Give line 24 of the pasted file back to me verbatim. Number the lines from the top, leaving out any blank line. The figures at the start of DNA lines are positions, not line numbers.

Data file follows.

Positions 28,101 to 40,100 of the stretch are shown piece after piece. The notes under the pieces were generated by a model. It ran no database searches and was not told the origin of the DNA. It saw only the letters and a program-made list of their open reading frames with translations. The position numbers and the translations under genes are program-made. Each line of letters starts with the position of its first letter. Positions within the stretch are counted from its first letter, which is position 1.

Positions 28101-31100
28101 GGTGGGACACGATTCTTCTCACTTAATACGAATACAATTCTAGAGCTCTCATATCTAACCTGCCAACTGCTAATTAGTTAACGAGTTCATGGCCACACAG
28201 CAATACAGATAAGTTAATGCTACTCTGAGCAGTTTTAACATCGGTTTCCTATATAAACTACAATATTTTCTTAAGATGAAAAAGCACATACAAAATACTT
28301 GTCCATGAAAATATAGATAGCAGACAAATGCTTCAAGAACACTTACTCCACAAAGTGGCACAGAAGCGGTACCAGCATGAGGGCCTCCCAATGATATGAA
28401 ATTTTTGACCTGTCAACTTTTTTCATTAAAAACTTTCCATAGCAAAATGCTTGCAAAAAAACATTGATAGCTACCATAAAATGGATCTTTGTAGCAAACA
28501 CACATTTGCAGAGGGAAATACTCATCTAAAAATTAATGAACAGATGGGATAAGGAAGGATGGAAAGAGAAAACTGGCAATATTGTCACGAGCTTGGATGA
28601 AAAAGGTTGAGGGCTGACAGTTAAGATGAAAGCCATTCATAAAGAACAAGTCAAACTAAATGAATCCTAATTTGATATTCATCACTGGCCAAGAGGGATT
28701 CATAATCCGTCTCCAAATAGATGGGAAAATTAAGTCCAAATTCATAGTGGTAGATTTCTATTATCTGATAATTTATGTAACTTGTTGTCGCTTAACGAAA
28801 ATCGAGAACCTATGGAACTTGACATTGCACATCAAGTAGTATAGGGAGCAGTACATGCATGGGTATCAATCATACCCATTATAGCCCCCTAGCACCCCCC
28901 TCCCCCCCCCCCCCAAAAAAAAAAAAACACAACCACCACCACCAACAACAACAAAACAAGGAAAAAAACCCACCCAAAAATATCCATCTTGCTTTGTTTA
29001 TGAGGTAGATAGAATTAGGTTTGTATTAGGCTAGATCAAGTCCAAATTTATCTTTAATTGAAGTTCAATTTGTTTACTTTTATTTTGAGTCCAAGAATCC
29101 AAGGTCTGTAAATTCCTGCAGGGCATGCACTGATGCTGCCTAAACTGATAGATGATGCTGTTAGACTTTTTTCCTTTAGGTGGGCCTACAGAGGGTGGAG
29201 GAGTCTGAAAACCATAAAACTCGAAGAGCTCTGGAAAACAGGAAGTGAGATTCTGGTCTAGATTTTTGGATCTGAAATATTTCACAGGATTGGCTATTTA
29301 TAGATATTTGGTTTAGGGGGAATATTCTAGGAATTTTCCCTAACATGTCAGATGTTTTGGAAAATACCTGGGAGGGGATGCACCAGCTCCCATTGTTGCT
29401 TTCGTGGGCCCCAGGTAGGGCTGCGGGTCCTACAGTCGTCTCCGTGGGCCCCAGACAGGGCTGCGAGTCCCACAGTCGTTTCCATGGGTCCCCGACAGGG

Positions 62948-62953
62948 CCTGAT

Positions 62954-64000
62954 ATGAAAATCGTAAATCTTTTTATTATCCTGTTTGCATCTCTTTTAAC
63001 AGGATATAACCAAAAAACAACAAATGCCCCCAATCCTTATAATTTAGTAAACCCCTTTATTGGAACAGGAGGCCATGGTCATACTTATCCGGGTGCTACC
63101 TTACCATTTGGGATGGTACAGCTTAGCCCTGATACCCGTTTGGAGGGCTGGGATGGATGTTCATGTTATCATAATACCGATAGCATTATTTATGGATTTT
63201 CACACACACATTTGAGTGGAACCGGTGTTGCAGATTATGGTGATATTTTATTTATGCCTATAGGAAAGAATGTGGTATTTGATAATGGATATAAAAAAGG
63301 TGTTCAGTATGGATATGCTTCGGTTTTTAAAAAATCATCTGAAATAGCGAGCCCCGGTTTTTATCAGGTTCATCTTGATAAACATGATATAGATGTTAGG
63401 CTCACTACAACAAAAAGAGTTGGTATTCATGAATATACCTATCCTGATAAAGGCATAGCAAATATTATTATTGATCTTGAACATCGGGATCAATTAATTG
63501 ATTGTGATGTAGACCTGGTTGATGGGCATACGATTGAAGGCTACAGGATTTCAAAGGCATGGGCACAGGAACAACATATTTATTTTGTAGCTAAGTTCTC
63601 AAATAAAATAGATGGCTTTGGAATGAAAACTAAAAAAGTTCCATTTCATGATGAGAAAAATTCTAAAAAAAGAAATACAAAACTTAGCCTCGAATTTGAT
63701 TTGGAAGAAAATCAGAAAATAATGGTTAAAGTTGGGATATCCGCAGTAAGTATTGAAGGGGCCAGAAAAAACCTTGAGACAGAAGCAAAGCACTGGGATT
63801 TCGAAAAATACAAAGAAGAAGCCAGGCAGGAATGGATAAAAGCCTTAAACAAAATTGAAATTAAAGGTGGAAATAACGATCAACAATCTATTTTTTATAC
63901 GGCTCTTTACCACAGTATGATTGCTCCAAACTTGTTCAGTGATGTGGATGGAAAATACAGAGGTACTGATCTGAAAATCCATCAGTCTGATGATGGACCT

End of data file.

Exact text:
63301 TGTTCAGTATGGATATGCTTCGGTTTTTAAAAAATCATCTGAAATAGCGAGCCCCGGTTTTTATCAGGTTCATCTTGATAAACATGATATAGATGTTAGG